How to explore France’s beautiful Loire region, car-free – The Independent

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Take a long weekend, two trains and a rental bike to tick off one of France’s loveliest regions guilt-free, says Alicia Miller
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France’s Loire Valley is picture-perfect and ripe for exploring in autumn
By now, we all know that French cities are handily accessible by train. I bet that, at least once, you’ve taken the Eurostar to Paris. You’ve known the glorious ease of the seamless arrival straight into the city’s heart; felt the satisfaction of travelling more sustainably, without the heftier carbon footprint of flying or driving. Perhaps you’ve even ventured to Gallic cities further afield, getting to Lyon, Marseille or Avignon by rail.
But rail adventures into France go further than its cities. Only a train’s zoom onward from the capital lies the bucolic Loire Valley – a rambling landscape of epic chateaux, eclectic wine tastings and river-carved landscapes – which is just as rewarding when done sans-auto.
As I discovered over a weekend break, once you get there, you don’t need four wheels to experience the region’s riches – though it does help to have two. With hundreds of kilometres of dedicated cycling routes, the Loire is a fabulous area to explore by bike.
Of course, I didn’t see the whole valley. Spanning around 800 sq km of central France, bisected by a river leading to the Atlantic Ocean, the area is more than anyone could tackle on a quick trip – even with a car. Instead, I explored it over two days, seeing the pretty towns of Blois and Amboise in an itinerary that gives you a highlights reel of the region – a taster of the Loire’s scenery, sights and culinary delights.
Stepping off my train at Blois-Chambord station, just an 83-minute morning ride from Gare d’Austerlitz in Paris, I was met by my guide, Stephanie Ladonne.
Half-timbered houses in the town of Amboise
You don’t need a guide to see the Loire Valley car-free – there are plenty of specialist cycling outfits, for example Vélo de Loire, who will drop off hire bikes at the spot of your choosing, then collect them when you’ve finished. (They’ll take care of shifting your luggage between your hotels, too, so you can focus on the scenery.) But in my case, I wanted context. I wanted to know all about the Loire’s complex history. And on that, Stephanie is an expert.
It turned out that Blois was a perfect place to start the lesson. A pretty town built in cream stone and over opposing banks of the Loire River, and linked by an 18th-century bridge, it’s best known for its imposing Royal Chateau de Blois (entry £12), just a 500m walk from the train station.
Cycling this route in one go would take two to three hours at a decent pedalling speed – but this is France, and there is wine to be drunk, cheese to be eaten
And what a chateau. While the Loire has hundreds of palatial country piles to view – stay long enough and they start to feel as common as pubs in London – this one is special. As we pedal up to the gate, Stephanie explains that, for centuries, from pre-Joan of Arc to 17th-century Louis XIV, it was the Loire, not Versailles, that housed the royal court. On top of this, Blois intrigues history fans because it’s something of an architectural mishmash.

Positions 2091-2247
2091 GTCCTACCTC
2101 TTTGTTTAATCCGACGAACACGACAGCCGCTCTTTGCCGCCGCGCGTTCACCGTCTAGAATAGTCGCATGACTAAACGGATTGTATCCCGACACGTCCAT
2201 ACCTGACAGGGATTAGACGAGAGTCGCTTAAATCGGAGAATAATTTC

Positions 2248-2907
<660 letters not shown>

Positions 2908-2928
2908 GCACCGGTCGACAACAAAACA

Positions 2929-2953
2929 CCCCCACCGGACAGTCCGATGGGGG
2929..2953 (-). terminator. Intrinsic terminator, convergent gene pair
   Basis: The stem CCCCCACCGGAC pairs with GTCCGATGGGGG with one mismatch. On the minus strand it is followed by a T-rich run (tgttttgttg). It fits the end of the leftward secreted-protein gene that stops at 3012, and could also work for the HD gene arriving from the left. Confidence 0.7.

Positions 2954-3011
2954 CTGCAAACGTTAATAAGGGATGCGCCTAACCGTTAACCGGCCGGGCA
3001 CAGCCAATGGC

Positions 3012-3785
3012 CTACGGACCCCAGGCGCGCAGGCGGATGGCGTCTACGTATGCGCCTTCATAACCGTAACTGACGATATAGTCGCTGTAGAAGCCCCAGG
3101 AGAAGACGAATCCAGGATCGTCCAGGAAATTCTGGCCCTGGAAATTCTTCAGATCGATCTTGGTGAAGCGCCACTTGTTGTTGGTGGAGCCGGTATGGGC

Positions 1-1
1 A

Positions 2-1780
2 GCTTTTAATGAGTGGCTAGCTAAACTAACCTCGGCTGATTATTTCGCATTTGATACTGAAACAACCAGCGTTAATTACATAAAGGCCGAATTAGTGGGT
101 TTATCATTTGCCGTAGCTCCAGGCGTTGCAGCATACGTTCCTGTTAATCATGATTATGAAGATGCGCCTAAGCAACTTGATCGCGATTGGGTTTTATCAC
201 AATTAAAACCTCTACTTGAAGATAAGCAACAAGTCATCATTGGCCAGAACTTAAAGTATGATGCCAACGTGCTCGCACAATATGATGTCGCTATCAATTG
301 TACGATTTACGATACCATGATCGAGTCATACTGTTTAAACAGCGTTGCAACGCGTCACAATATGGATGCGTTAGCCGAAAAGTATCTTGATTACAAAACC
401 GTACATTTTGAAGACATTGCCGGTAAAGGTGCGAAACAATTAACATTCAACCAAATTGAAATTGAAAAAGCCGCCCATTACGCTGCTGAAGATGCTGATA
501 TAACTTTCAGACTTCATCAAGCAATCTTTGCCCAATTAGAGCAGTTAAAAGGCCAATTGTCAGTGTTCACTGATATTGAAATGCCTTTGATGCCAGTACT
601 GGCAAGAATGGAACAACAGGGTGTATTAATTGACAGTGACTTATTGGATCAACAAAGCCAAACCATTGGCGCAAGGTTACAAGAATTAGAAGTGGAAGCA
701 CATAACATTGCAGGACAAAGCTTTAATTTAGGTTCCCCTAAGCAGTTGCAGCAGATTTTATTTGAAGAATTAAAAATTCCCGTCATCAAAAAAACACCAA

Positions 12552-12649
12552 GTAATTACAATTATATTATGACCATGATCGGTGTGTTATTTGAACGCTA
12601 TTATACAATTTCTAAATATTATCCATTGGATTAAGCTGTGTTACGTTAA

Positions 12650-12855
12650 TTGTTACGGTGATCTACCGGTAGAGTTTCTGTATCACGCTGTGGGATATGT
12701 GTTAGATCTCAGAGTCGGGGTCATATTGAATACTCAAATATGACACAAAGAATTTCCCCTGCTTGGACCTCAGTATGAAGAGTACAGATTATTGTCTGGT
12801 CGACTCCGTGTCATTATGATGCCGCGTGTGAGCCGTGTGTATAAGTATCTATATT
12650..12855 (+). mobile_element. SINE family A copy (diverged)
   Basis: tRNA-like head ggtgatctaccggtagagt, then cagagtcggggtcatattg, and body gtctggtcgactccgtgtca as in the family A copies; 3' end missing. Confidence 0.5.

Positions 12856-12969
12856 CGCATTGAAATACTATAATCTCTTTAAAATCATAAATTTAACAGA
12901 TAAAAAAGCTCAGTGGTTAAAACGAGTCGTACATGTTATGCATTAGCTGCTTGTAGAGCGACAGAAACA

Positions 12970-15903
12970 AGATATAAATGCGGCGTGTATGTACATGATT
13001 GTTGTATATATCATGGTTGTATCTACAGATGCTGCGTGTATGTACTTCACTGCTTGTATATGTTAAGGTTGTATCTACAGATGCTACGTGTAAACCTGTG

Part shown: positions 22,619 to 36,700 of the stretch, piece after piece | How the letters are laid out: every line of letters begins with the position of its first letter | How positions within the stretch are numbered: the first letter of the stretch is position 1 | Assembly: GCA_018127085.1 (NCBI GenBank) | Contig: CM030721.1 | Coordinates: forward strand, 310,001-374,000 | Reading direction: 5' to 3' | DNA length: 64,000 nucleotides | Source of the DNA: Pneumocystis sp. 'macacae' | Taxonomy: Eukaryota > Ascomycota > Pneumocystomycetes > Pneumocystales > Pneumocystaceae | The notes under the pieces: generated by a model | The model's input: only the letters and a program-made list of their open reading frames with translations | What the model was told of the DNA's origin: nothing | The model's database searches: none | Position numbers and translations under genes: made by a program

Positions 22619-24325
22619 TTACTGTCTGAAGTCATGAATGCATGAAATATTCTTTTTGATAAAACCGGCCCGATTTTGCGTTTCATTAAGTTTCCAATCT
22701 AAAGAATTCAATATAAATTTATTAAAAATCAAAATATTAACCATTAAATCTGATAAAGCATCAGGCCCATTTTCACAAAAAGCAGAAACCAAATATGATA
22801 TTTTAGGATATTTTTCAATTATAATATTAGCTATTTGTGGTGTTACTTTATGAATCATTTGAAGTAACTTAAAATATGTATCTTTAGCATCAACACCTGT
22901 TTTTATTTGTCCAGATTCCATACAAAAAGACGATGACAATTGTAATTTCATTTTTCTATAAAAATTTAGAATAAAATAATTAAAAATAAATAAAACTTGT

Its medieval banquet hall is clad in simple stone; a brick-fronted wing was built by Louis XII; a formal 17th-century facade was constructed by Gaston of Orleans. And, most magnificent of all, its indoor-outdoor spiral staircase is intricately carved in local tuffeau limestone, dating back to the prolific reign of François I.
A tranquil boat ride along the Loire River
Stephanie and I tour the maze of tiled floors, painted fireplaces and ghostly statues, gossiping about former residents like Catherine de’ Medici. We see the original wood beams in the medieval hall rafters, which date back to 1214 – older than those that burned in Notre-Dame’s devastating 2019 fire (note: seeing this bit requires booking onto a special tour, costing an extra £5).
I could have hung around Blois, snapping pics from its pretty bridge, poking around its Fine Arts Museum or shopping in its cute old town, for days. I certainly wouldn’t have minded hitting the spa at luxe new hotel Fleur de Loire (doubles from £270, room only). But it was time to hit the road. And by road, I mean cycle path.
The official Loire By Bike route is what really makes this region a win for car-free travellers. A full 900km of well-signposted, well-maintained cycling route weaves from inland Cuffy, in the east, all the way to coastal Saint-Brevin-les-Pins on the shores of the Atlantic.
It’s a joy to cycle, too. Pedalling southwest from Blois, the valley’s landscape reveals itself: flat farming fields lined with dykes, rushing river with sandy banks, sleepy hamlets backed by vine-carpeted slopes. Despite the occasional steep slope, zipping along is easy when you’ve got an electric bike. Keen to experience it under my own steam, I said goodbye to Stephanie for the day – we’d meet up again the next afternoon.